In 1991 I had the great pleasure of meeting and interviewing Nusrat Fateh Ali Khan, the world’s greatest singer of qawwali, a devotional vocal style associated with the mystical Islamic practice of Sufism. Sadly, in 1997, I was tasked with penning his obituary.
It’s a Friday night in 1992, and the members of My Bloody Valentine are squashed together in a rental van and barreling down one of the many endless, flat streets of Houston, Texas.
TweetIf you ever find yourself interviewing Tom Watis, don’t expect straight answers. Don’t even expect bent answers. He doesn’t really answer questions. He questions questions. […]
“Phil Ochs was like Lenny Bruce – he just totally uncensored himself. He wrote the songs nobody else would.” — Butch Hancock
TweetIn 1997, I was invited to a small birthday party for David Bowie at the English restaurant Tea & Sympathy in downtown Manhattan. At the […]
Leaving Eden tells the story of countless small towns across the South since the days of slavery.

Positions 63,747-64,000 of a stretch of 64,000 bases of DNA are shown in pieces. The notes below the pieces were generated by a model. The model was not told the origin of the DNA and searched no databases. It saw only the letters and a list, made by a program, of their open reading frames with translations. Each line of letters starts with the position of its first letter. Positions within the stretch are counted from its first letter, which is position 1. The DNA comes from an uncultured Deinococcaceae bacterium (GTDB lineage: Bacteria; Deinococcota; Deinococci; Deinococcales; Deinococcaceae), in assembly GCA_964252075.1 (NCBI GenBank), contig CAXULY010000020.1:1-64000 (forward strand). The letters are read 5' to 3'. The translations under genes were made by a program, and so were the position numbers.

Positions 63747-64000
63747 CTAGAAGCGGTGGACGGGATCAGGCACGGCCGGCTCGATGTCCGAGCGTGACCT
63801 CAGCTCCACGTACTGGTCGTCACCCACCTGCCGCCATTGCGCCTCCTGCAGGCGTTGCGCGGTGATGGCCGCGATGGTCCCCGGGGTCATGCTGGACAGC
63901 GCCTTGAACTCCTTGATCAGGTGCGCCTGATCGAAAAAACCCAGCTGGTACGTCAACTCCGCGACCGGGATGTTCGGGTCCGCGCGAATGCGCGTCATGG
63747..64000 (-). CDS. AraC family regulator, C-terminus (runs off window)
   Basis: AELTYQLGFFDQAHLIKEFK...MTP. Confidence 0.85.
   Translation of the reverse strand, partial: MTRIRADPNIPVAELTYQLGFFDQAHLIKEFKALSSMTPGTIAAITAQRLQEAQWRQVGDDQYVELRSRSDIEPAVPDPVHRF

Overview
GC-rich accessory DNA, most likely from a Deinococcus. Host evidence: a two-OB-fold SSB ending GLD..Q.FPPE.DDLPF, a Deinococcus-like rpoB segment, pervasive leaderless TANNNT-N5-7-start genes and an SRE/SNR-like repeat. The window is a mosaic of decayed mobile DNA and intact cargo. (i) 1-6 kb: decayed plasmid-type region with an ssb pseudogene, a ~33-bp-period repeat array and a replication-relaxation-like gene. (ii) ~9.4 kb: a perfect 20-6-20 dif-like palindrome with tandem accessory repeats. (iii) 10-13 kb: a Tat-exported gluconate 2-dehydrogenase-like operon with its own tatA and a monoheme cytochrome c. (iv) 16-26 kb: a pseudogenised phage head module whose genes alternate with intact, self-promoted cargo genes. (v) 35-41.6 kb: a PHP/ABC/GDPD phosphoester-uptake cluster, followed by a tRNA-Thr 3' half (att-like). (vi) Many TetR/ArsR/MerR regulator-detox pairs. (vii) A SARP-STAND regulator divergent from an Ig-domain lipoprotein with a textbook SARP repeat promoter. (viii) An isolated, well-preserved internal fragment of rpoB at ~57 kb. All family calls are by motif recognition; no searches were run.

It’s been said that falling in love with John Lennon was the worst career move that Yoko Ono could have made.
“It was difficult to get them to believe in me … I mean, Southern rock is by nature a very white, very male-dominated genre.”
Tweet A decade ago this year, Michael Jackson died. Two days after his death on June 25, 2009, I wrote the following tribute for The […]
TweetI wrote the following tribute to my mother, Joan Carlton Kemp, for a Charlotte, North Carolina, publication on February 18, 2018, the morning after she […]